Explained: Could China invade Taiwan?

After China announced Military exercises in six maritime zones near TaiwanThe island’s Defense Ministry said it had no doubts about the message Beijing wanted to send: “They seek a cross-strait solution by force rather than peaceful means.”

But can China take Taiwan by force if it wants to?

Under China’s leadership, Xi Jinping, the People’s Liberation Army is living up to the point where the campaign to seize Taiwan seems increasingly reasonable. But even experts and officials who monitor the Chinese military for a living disagree about how willing these forces are to invade Taiwan and how much Xi is inclined to take such a grave adventure, especially after Russia’s turbulent war in Ukraine.

“When people talk about whether or not China can do that, they are actually talking about something different, the level of operational cost — ship losses, losses — that China has to pay to do it,” Orellana said. Skyler Mastro, a fellow at Stanford University’s Freeman Spogli Institute for International Studies, said US policymakers may be underestimating China’s willingness to use force.

“They can do it,” she added. “That’s just given Taiwan’s defenses and if the United States is able to provide assistance to Taiwan, how much blood battle will it be?”

Legislation passed by Congress in 1979 clears the way for US forces to intervene if China attempts to invade Taiwan, but does not obligate the president to do so.

One key question is how close the PLA is to mastering the capabilities to send tens of thousands of troops to Taiwan, by sea or air; establish a foothold on the island; and push outward to capture vital locations such as ports, railways, and communications centers, as well as cities crowded with would-be rebels.

The Pentagon’s 2021 annual report on the People’s Republic of China – widely read as a credible assessment – noted that it had built the world’s largest navy by number of ships, but said that “an attempt to invade Taiwan is likely to overburden the armed forces of the People’s Republic of China.” call for international intervention.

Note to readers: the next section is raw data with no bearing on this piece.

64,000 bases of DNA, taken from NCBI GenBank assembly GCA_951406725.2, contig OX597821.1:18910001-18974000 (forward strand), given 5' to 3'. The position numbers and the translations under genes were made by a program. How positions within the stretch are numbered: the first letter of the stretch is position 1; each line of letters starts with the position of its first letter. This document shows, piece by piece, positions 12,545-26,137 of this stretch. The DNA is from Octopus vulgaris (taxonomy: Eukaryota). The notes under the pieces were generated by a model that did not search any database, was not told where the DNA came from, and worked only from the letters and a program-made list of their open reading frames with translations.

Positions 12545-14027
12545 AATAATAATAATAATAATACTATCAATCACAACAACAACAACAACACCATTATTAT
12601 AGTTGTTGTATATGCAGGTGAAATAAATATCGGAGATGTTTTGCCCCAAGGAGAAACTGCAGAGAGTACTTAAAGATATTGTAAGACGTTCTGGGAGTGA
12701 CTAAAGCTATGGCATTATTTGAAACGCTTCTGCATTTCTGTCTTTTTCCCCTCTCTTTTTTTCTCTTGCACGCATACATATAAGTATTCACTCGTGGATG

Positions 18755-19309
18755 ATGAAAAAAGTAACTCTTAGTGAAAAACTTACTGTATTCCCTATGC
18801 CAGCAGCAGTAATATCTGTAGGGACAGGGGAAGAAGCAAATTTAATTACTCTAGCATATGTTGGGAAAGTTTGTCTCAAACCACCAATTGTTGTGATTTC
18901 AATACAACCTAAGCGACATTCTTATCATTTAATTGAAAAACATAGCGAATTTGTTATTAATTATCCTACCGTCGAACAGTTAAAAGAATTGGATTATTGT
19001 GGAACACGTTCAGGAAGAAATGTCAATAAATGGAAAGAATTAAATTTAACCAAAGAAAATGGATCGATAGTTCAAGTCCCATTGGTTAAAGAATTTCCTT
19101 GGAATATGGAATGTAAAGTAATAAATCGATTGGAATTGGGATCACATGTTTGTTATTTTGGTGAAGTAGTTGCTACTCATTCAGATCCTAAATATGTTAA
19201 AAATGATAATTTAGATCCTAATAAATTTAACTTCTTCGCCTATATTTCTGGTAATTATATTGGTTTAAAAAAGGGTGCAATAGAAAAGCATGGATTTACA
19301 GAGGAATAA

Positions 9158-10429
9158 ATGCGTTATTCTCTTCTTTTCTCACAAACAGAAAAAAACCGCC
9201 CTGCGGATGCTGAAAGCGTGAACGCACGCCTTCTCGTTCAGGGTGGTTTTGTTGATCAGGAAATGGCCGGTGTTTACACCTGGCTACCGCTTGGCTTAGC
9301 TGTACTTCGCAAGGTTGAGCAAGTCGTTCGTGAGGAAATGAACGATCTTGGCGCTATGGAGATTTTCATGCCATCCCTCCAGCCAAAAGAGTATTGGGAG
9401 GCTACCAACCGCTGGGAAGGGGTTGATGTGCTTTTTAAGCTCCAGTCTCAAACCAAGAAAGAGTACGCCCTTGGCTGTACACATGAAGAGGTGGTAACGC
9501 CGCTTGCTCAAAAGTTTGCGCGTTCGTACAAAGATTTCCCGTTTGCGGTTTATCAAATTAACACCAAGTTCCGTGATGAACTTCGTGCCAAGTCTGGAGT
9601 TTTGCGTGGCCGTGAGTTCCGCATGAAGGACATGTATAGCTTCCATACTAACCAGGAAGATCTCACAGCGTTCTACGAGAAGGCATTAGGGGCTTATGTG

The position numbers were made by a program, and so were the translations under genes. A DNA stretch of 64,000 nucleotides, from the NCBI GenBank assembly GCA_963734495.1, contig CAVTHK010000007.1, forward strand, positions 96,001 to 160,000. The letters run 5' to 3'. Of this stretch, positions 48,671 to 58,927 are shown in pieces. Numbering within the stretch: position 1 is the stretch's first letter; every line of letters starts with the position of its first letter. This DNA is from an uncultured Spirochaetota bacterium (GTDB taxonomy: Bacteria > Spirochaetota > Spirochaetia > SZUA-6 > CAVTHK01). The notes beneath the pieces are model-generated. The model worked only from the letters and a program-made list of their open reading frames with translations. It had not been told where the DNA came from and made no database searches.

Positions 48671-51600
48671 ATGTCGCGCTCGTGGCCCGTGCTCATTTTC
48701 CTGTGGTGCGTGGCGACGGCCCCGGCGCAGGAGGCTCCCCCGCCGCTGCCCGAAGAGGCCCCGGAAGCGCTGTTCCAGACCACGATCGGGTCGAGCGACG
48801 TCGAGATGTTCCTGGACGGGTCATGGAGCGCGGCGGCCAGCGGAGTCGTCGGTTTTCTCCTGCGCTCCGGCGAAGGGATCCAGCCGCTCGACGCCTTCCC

The Pentagon report stated that even if Chinese forces were able to reach the coast of Taiwan, the difficulties of urban warfare “make the amphibious invasion of Taiwan a major political and military risk to Xi Jinping and the Chinese Communist Party.”

Several recent studies by the US Naval War College have suggested that China may still lack some of the equipment and skills to make the Taiwan invasion credible. Dennis J. Blasco, a retired lieutenant colonel, wrote in one study that the Chinese amphibious force “lacked the ability to carry out a large-scale attack on Taiwan.

Few would doubt that the Chinese army is improving its combat skills. But Taiwan is also building its defenses.

On Monday, the 95th anniversary of the founding of the People’s Liberation Army, the official Liberation Army Daily emphasized Xi’s goal of achieving major parts of military modernization by 2027. Last year, Admiral Phil Davidson prepared, then retired, as commander of the US Indian forces. – Pacific Command, sparked controversy by telling a Senate committee that China could move to seize Taiwan before that time.

“There are different assessments, but what matters is whether China thinks it can do it, not whether we think it can,” said Mastro, who is also a senior fellow at the American Enterprise Institute.

Written by Chris Buckley. This article originally appeared in the New York Times.

Leave a Comment